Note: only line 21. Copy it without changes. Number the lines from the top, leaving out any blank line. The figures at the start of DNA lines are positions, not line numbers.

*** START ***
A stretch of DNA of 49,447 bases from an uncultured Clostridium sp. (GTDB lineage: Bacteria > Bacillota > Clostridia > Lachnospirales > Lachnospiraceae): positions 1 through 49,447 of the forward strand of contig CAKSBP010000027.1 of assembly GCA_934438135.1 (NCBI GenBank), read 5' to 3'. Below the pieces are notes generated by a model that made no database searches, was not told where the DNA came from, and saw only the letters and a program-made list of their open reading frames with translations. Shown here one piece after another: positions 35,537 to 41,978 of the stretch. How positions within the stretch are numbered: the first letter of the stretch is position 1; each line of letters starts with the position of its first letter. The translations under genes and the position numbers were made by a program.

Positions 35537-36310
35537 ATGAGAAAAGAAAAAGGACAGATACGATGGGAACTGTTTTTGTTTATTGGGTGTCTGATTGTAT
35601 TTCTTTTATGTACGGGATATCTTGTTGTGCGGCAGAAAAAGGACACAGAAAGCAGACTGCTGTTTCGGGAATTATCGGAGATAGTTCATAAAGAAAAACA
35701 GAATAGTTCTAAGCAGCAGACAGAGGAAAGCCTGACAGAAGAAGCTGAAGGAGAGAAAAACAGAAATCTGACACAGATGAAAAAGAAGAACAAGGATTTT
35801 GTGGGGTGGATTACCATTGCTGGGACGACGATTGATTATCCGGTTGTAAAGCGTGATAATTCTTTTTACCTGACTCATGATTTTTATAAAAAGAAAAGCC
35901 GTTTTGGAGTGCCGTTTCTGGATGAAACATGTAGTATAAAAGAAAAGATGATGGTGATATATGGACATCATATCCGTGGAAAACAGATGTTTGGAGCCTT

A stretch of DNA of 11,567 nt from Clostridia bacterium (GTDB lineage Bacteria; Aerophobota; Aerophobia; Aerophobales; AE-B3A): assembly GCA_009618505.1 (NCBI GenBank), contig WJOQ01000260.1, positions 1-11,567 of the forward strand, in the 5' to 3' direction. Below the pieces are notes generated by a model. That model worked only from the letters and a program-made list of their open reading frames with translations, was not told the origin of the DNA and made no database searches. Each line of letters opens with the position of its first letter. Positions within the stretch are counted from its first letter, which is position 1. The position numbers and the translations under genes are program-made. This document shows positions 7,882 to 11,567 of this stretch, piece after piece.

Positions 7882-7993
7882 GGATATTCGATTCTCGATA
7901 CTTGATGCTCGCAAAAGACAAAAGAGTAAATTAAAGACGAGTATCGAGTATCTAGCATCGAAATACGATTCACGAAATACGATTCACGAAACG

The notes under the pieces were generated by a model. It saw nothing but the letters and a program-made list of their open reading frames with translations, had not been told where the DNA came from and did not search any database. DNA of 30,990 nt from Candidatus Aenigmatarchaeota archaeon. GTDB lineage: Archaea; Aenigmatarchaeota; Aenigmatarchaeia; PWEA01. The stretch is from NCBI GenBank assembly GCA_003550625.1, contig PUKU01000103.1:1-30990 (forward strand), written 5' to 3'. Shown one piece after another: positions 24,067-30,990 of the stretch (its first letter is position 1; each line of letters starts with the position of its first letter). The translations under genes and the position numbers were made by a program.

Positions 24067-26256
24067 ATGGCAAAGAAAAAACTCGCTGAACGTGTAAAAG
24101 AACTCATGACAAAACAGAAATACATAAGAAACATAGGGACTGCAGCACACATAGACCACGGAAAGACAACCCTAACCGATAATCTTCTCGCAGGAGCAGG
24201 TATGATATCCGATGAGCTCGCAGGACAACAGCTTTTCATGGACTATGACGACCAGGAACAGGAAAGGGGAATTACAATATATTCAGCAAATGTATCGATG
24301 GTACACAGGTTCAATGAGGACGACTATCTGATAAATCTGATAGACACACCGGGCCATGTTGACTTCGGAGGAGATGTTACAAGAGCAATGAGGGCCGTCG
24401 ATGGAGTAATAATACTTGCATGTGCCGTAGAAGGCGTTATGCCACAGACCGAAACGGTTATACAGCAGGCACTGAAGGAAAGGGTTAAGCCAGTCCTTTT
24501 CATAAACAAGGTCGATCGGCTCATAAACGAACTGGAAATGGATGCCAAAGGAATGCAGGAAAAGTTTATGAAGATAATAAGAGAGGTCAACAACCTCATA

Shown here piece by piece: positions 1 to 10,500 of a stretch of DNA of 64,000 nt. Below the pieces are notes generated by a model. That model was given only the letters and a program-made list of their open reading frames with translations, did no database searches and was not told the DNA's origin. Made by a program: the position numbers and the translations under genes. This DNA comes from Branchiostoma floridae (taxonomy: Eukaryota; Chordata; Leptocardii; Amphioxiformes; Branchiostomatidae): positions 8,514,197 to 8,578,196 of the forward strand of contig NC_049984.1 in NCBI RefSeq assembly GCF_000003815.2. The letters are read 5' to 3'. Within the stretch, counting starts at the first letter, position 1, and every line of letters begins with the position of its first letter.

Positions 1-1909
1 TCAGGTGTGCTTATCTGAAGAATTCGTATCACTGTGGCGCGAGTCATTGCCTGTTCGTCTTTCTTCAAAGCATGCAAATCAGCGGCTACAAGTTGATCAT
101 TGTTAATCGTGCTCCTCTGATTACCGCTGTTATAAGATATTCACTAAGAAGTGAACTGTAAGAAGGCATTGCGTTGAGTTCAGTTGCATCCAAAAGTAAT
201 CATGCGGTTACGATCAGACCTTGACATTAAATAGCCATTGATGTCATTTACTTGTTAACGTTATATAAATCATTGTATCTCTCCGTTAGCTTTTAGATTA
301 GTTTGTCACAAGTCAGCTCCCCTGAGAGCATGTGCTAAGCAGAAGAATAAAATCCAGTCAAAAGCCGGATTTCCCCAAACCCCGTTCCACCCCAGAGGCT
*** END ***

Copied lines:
Positions 1-1909